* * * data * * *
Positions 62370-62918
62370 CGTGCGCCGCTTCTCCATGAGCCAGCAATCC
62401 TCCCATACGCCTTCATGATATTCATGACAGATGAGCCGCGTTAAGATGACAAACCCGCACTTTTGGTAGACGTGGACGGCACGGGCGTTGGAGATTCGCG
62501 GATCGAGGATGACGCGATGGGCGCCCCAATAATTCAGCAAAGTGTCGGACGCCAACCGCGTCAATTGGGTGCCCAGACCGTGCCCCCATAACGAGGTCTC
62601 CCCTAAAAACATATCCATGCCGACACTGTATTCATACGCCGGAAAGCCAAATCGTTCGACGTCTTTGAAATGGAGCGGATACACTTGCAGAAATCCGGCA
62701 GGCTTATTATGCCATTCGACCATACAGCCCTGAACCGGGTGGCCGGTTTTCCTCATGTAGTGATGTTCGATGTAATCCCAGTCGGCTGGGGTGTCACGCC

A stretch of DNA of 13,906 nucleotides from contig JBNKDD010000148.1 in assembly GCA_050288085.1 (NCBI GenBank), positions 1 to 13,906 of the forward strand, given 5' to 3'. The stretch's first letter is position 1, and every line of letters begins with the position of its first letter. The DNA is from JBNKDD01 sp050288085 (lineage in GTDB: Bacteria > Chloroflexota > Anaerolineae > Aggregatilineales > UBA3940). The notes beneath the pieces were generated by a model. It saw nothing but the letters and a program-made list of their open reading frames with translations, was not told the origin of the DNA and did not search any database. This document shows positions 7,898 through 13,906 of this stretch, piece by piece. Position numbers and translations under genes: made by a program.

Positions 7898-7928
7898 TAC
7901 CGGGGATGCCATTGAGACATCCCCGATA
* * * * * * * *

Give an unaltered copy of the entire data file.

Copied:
Positions 62370-62918
62370 CGTGCGCCGCTTCTCCATGAGCCAGCAATCC
62401 TCCCATACGCCTTCATGATATTCATGACAGATGAGCCGCGTTAAGATGACAAACCCGCACTTTTGGTAGACGTGGACGGCACGGGCGTTGGAGATTCGCG
62501 GATCGAGGATGACGCGATGGGCGCCCCAATAATTCAGCAAAGTGTCGGACGCCAACCGCGTCAATTGGGTGCCCAGACCGTGCCCCCATAACGAGGTCTC
62601 CCCTAAAAACATATCCATGCCGACACTGTATTCATACGCCGGAAAGCCAAATCGTTCGACGTCTTTGAAATGGAGCGGATACACTTGCAGAAATCCGGCA
62701 GGCTTATTATGCCATTCGACCATACAGCCCTGAACCGGGTGGCCGGTTTTCCTCATGTAGTGATGTTCGATGTAATCCCAGTCGGCTGGGGTGTCACGCC

A stretch of DNA of 13,906 nucleotides from contig JBNKDD010000148.1 in assembly GCA_050288085.1 (NCBI GenBank), positions 1 to 13,906 of the forward strand, given 5' to 3'. The stretch's first letter is position 1, and every line of letters begins with the position of its first letter. The DNA is from JBNKDD01 sp050288085 (lineage in GTDB: Bacteria > Chloroflexota > Anaerolineae > Aggregatilineales > UBA3940). The notes beneath the pieces were generated by a model. It saw nothing but the letters and a program-made list of their open reading frames with translations, was not told the origin of the DNA and did not search any database. This document shows positions 7,898 through 13,906 of this stretch, piece by piece. Position numbers and translations under genes: made by a program.

Positions 7898-7928
7898 TAC
7901 CGGGGATGCCATTGAGACATCCCCGATA